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Education proposals highlight special session

Education proposals highlight special session

Posted: Tuesday, January 12, 2010 9:02 pm
By: AP, staff reports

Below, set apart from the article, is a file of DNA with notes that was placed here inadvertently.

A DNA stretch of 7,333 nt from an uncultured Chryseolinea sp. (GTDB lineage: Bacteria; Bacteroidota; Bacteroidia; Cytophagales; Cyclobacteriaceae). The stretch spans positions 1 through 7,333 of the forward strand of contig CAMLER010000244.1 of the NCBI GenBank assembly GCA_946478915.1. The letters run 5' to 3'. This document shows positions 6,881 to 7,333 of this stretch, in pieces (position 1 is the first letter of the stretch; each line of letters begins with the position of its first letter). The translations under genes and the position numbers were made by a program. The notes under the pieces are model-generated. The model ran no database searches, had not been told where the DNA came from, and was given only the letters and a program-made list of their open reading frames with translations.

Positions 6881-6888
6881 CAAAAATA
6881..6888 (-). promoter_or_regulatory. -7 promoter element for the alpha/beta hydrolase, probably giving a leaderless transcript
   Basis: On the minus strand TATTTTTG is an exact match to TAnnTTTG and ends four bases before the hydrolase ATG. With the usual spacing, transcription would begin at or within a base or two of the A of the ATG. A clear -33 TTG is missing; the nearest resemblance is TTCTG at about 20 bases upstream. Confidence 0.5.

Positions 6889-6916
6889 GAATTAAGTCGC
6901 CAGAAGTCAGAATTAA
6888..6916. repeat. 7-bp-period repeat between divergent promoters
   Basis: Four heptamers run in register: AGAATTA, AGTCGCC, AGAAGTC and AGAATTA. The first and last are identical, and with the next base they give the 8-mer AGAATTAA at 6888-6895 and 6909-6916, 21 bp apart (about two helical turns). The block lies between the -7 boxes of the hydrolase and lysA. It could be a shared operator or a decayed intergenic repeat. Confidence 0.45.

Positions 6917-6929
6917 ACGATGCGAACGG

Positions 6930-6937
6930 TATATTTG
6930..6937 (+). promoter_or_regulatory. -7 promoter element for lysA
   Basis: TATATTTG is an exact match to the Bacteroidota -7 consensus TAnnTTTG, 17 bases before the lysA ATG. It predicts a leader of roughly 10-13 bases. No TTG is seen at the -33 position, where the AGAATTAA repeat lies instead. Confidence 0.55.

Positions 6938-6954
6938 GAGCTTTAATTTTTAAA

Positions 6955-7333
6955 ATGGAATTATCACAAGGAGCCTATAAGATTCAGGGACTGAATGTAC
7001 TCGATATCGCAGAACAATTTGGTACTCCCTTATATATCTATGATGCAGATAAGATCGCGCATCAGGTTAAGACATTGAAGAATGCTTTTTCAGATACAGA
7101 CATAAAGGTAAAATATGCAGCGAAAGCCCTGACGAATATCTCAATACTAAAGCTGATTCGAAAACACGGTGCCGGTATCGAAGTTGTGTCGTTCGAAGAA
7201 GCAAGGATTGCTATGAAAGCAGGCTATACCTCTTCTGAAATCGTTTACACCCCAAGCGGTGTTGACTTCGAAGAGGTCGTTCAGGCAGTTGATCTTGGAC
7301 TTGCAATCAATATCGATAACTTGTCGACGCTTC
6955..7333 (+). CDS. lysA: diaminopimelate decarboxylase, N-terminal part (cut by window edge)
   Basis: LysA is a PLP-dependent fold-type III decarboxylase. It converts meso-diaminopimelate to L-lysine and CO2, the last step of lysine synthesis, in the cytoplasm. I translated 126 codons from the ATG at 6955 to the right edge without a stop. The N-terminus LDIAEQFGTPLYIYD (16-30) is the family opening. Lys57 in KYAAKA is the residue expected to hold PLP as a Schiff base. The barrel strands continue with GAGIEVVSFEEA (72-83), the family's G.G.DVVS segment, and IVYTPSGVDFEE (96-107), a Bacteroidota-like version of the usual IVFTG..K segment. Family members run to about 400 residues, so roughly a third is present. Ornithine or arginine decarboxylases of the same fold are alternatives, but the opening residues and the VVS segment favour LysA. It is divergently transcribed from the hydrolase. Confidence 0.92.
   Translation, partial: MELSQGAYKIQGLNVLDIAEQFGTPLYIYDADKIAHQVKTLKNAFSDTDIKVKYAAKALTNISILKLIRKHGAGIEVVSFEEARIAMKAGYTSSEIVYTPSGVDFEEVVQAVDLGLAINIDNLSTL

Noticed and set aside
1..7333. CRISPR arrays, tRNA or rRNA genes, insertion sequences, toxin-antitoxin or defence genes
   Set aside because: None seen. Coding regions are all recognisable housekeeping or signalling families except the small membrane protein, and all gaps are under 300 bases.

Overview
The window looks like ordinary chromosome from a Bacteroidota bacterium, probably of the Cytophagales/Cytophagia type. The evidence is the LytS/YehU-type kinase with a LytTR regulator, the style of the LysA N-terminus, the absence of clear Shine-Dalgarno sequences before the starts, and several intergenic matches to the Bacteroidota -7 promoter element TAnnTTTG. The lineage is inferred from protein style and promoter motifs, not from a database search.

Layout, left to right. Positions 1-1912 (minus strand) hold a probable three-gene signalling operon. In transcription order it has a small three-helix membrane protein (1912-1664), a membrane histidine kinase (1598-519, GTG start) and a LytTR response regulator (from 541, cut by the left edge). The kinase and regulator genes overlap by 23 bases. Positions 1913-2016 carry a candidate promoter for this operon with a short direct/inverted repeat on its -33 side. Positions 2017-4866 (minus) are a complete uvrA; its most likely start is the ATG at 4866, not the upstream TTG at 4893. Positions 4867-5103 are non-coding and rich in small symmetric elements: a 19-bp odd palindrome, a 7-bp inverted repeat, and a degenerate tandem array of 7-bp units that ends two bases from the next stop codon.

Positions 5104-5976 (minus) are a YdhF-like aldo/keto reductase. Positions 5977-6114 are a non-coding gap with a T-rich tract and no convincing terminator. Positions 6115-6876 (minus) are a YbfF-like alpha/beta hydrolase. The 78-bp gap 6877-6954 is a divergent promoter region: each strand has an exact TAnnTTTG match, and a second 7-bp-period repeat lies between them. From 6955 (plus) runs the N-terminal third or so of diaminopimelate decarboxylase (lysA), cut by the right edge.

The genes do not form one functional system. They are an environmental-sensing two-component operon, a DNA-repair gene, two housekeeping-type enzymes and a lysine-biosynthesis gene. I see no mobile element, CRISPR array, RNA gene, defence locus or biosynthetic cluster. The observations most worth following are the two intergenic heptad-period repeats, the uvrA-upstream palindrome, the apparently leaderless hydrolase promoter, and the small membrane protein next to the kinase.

From AP, staff reports NASHVILLE — The Legislature is convening in a special session to take up a series of education proposals from Gov. Phil Bredesen. The Democratic governor is scheduled to address a joint session of the House and Senate this evening to make his case for the package. Bredesen says lawmakers need to approve several changes in K-12 education to strengthen the state’s application for federal “Race to the Top” money. The application is due on Jan. 19. The governor is also proposing a series of changes in higher education, including changing the state’s funding formula to emphasize graduation rates instead of enrollment. State Rep. Judy Barker of Union City commented Monday on the proposed legislation. She said she spent part of the day reading e-mails from teachers in the 77th House District, which is comprised of Obion, Lake and a part of Dyer counties. At 1 p.m. Monday she met with Bredesen’s staff in a joint session of the Education and Finance committees. “We just received drafts for the Tennessee First to the Top Act of 2010 and Complete College Tennessee Act of 2010,” she said. “The beginning of this session will be fast-paced, challenging and one definitely that will be remembered.” The Joint Education and Finance Committee resumed its meeting at 9 a.m. today, according to Mrs. Barker. “Education commissioner (Tim) Webb discussed the proposed enabling legislation to our committee for over two hours on Monday,” she told constituents in an e-mail letter. “I am requesting you watch the governor’s address to the joint convention tonight at 5 p.m. on TN.GOV. I look forward to your advice and opinions.” In addition to K-12 and Higher Education issues, representatives will promptly deal with suspension of the effective date of Public Chapter 1041 regarding workers compensation insurance for sole proprietors in the construction industry, delaying the implementation of new voter machines state-wide and red light cameras concerns. It’s the state’s first special session since 2006, when lawmakers passed a sweeping set of ethics laws in the aftermath of the FBI’s Tennessee Waltz corruption sting that led to the convictions of five former lawmakers. Published in The Messenger 1.12.10

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